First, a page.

Happiness, I read elsewhere [Scientific American Feb. 18, 2007], has something to do with accepting ‘declining marginal utility’—whatever that might be—as part of the human lot. As if you could ever define what is going to make any individual happy in any particular instance. Would des Grieux have been happier, known more, or less, beauty, if he had never met Manon? These ‘what if’ questions are beside the point. We encounter beauty, often in the form of eros, unexpectedly, and precipitously. If it is a profile, a Greek vase, the morning light, that sets the heart racing, so be it. Accept it, rejoice in it. It may leave you alone soon enough.
There are people who need to play Cassandra, perpetually rediscovering the fact that the world can be a very bad place—’India to set up orphanages to curb aborted female fetuses’ is one headline I read recently. Some Modernism belongs to this miserabilist school of hand-wringing. You read a book, see a play or go to an exhibition that is saying, basically, I don’t much like the world, or myself, but please, love my work. But why should we love the work if it only offers negativity. This negativity has gone hand in hand with the kind of utterances noted above, though these, unfortunately, are just as numerous in the arts. Eliot says in ‘Burnt Norton’ that ‘human kind / Cannot bear very much reality’. Tell them that at the entrance to Auschwitz or in the slums of Manila. History teaches that human kind has been bearing mountainous reality forever. Eliot wrote one of the great poems of the twentieth century—’The Love Song of J. Alfred Prufrock’—but that doesn’t excuse this kind of holding forth.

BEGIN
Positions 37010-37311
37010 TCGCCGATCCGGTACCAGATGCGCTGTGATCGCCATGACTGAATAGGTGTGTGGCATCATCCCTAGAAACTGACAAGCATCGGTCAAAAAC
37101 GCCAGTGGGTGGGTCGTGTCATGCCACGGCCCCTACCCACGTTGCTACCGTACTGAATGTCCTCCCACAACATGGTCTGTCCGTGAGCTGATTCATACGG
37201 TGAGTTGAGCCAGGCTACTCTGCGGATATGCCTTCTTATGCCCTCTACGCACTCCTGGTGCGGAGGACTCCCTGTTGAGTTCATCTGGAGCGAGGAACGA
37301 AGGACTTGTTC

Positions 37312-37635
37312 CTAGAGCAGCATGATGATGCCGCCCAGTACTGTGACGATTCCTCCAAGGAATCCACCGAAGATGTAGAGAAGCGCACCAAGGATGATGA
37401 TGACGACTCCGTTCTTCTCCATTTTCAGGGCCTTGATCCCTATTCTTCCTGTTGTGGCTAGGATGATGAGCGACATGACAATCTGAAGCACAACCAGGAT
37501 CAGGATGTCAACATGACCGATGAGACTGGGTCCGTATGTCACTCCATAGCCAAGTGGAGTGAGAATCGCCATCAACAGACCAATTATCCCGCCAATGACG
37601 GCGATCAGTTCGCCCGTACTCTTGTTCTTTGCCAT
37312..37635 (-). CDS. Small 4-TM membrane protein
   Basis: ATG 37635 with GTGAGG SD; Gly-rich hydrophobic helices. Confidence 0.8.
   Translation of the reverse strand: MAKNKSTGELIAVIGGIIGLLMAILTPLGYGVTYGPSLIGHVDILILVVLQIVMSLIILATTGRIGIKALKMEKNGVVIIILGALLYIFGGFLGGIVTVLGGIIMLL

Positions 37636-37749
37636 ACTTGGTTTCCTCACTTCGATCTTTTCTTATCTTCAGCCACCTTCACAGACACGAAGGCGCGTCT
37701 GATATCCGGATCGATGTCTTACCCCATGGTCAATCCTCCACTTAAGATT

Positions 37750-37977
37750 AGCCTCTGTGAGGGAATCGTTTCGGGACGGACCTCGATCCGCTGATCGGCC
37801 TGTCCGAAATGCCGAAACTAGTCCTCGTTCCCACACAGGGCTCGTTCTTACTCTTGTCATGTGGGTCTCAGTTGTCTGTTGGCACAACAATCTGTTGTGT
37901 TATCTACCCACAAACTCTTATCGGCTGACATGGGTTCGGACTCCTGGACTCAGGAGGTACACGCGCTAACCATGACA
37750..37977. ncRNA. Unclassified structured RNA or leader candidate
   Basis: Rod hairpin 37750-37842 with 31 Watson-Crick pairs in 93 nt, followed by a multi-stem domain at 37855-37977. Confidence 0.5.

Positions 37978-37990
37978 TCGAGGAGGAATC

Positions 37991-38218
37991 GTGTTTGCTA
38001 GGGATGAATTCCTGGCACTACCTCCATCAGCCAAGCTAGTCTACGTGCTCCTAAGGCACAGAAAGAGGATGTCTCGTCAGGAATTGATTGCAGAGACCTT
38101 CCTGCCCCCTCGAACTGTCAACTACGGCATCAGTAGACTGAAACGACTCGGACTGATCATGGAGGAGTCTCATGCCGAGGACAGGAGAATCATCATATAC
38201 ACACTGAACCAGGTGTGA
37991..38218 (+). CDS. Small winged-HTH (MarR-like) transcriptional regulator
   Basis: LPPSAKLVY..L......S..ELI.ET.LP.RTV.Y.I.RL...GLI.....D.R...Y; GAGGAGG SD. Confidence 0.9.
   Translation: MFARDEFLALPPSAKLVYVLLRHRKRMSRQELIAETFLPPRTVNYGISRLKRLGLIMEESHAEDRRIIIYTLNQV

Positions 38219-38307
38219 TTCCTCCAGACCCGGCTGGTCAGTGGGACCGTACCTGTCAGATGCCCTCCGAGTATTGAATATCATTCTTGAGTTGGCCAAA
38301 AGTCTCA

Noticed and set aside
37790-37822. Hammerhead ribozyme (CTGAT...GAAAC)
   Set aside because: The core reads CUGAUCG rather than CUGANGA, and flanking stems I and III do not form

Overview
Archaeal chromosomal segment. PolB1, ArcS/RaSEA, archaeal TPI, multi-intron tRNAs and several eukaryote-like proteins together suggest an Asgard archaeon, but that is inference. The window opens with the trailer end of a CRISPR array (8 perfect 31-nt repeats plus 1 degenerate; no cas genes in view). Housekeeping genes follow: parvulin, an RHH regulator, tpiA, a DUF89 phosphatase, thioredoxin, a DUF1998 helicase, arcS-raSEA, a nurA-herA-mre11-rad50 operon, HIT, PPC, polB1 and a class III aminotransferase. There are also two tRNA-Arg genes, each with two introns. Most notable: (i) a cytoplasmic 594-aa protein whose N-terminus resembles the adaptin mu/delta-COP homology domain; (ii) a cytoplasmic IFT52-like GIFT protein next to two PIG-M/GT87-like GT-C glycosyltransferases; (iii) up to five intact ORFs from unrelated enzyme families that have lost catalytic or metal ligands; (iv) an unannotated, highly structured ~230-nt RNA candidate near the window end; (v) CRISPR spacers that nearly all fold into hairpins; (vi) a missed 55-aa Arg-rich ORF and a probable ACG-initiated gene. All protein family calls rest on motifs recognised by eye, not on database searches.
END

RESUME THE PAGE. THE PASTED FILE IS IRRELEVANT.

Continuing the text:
When spider monkeys start performing the Appassionata, come and let me know, will you. In the meantime, I’m content to accept the world with its gross imperfections, the beauty in the human and in nature that I don’t pretend to understand, but which is the best truth I’ve found. Like des Grieux, we are perplexed by beauty and sometimes wish the cause of our perplexity to leave us. But we cannot do that. We accept our perplexity and incomprehension, and that is our joy, our greatness.
Take Me To The People Who Know
Quickly, take me to the people
Who have found the truth
Of the way this world is
And what the human means.
I want to sit before them and give thanks
For showing me the error of my ways.
Before, I believed in the heart
And the mystery of being,
That love was the greatest truth
In an inexplicable world.
The millions who pray each day
To their deities—
Why can’t they see their folly,
Like that crowd who showed up
When the Pope expired.
They were certainly in error,
As much as composers like Bruckner,
That peasant from Linz,
Who wrote all his work for the glory of God.
Talk about the future of an illusion.
The torrent of generations
Is turning at my shoulder,
Dust in a glitter of hope.
How miserable their lot,
Not to have had the chance
To know they were wrong, and adjust
Their beliefs to genetic sutras.
Those disinherited led to us,
An evolutionary triumph,
Since progress is always upwards.
But this net of consciousness
Is really due chemical process.
So, quickly then,
Take me to the people who know,
For I need wisdom now.
I am humble before their greatness of mind
That has fathomed the final meanings
And brought from ignorant time
This evidentiary might.
O Beauty! O Truth! O delight!
You can hear Marcelo Alvarez singing ‘Ah! fuyez’ in Paris, 2001 here. 5′ 40”